[Editor’s note: This article was originally published on March 23, 2017, and updated on April 26 to reflect PFF’s final draft board.]
This tight end class has widely been considered the best group of sort-of-offensive-linemen-sort-of-receivers in quite some time, and rightfully so. Not only is this class stacked with some premier talent at the top of it, but it’s deep, littered with a slew of guys who should be able to contribute on Sundays for years to come, even if they aren’t getting the hype that the top of the class has received thus far. If you’re favorite team needs to improve at tight end, there’s potential for striking gold in this years NFL draft.
[Editor’s note: A player’s ranking within the draft class for each particular category is noted in the corresponding box.]
Howard owns a unique blend of size and athleticism that is simply coveted in today’s NFL at the tight end position. Howard was PFF’s top-graded run-blocking college tight end this past season, and it’s tough to find any major red flags in his game. He’s an athletic mismatch, capable of taking advantage of smaller defensive backs while having the speed and quickness to consistently separate from linebackers; he has sure hands, as he’s recorded just six total drops over the last three seasons. Howard has also graded positively as a run-blocker in each of the last three seasons, including 2016 when he earned the highest run-blocking grade among tight ends.
O.J. Howard earned the number one overall grade among tight ends, including the top run-blocking grade in 2016.https://t.co/3fAFpUyEMB
— PFF (@PFF) March 2, 2017
If you’ve ever wished that your favorite team had Jordan Reed on it, now is your chance to get him, because Njoku is his clone. Njoku isn’t overly elusive, but he’s extremely effective with the ball in his hands due to a combination of his size, top-end speed and a willingness to just punch a defense in the mouth. He averaged 11.2 yards after the catch in 2016, the most by all draft-eligible tight ends by over a yard. There are concerns with Njoku’s ability as a run-blocker — he graded out in the middle of the pack, and can get too tall while moving laterally — but his receiving ability makes him a Day 1 starter and someone you want to feed the ball too often.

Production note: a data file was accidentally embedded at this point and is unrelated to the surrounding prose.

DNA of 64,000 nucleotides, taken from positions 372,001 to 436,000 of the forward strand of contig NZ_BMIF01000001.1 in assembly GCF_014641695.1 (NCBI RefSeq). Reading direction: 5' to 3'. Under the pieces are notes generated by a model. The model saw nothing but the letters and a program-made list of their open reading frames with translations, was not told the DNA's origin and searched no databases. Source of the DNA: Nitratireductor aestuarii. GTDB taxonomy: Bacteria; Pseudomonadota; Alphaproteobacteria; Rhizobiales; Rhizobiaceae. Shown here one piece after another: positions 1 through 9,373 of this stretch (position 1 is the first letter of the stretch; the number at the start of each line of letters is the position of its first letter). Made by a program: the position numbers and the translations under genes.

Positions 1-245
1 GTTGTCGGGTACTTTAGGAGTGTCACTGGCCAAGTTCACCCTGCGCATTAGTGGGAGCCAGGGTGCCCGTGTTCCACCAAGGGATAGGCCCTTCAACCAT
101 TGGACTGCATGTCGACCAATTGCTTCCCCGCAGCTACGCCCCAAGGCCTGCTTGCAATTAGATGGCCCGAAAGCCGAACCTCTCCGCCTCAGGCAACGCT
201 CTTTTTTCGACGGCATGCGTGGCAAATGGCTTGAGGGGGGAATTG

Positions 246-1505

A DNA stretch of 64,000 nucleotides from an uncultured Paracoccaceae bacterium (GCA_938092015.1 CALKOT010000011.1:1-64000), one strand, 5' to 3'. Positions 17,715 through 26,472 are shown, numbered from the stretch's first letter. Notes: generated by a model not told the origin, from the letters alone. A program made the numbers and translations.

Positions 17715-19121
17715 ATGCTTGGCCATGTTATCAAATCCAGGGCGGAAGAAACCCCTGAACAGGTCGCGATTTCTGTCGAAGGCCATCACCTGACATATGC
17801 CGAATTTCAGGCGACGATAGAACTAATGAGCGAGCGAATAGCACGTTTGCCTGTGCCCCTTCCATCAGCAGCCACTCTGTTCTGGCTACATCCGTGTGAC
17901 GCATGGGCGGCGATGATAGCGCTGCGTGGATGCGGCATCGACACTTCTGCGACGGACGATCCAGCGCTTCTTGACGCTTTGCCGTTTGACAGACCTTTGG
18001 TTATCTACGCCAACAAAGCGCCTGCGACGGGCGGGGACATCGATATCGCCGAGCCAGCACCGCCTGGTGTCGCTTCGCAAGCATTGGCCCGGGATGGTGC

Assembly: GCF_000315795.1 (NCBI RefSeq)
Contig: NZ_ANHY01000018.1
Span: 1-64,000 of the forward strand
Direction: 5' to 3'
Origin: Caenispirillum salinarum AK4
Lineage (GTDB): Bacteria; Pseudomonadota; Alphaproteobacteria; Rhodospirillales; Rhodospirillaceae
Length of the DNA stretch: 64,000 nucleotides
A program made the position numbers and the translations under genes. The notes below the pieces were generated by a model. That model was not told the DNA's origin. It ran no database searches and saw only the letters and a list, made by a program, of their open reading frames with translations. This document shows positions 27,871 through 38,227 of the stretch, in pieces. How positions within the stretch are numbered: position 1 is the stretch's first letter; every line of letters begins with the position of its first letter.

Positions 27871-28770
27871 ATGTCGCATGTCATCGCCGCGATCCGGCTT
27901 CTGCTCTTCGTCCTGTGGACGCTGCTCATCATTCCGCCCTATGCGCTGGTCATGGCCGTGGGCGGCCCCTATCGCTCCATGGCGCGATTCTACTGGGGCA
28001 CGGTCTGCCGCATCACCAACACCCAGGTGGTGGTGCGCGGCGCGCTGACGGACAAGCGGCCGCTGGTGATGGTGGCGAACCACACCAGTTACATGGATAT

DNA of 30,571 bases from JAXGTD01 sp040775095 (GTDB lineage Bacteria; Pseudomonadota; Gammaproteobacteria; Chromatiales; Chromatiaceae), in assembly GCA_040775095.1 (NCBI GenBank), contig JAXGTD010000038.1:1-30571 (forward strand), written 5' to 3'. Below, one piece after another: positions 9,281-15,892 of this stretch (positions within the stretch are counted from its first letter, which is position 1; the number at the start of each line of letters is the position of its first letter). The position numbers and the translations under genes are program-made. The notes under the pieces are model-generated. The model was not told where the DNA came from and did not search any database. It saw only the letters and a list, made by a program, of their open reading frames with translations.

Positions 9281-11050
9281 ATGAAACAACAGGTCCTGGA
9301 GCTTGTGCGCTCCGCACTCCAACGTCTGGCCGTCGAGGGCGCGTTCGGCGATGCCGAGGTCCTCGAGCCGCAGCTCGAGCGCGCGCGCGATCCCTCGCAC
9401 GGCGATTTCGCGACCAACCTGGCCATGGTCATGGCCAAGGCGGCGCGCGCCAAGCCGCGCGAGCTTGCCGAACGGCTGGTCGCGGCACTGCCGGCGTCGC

"Don’t be surprised if there’s a highlight of David Njoku hurdling over a defender next season."
— PFF College (@PFF_College) March 7, 2017
Everett is an athletic freak, earning “top performer” marks at the NFL Combine in the following events: bench press (22 reps, third-most among TEs), vertical jump (37.5 inches, third-best), broad jump (126 inches, fifth-best), 3-cone drill (6.99 seconds, fourth-best) and the 20-yard shuttle (4.33 seconds). That athleticism stands out on his tape, as well. He’s a nightmare to bring down with the ball in his hands — Everett forced 24 missed tackles in 2016, nine more than any other tight end — and his short-term burst, paired with his size and agility, make it quite difficult for linebackers to match up with him one-on-one. He shows no fear of contact when running routes over the middle and his balance is one of his greatest strengths. Everett showed multiple times on film that he’s capable of absorbing a blow before continuing on downfield. He’s raw — a classic case of “played basketball in high school and got into football late” — and his technique as both a route-runner and run-blocker need work, but if he’s able to clean that up with NFL coaching, he could be a Pro Bowl-level tight end.
Engram is arguably the best tight end in this class out of the slot, and he’s a legitimate deep threat. Over the past two seasons on balls thrown at least 20 yards in the air, Engram has hauled in 10 of 17 attempts for 337 yards and three touchdowns. He’s quite athletic with great short-term burst; he moves fluidly and tracks the ball well downfield and is capable of winning hand fights to create late separation. Engram doesn’t offer much as a run-blocker — his grading regressed from 2015 to 2016, and at times it looks like he just ducks his head and goes in blind when throwing a block — but there may not be a better tight end in this class at stretching the middle of the field.
Our scouting report on Ole Miss TE Evan Engram says he needs to work on his blocking. https://t.co/4g7mf0yEfO
— PFF College (@PFF_College) March 12, 2017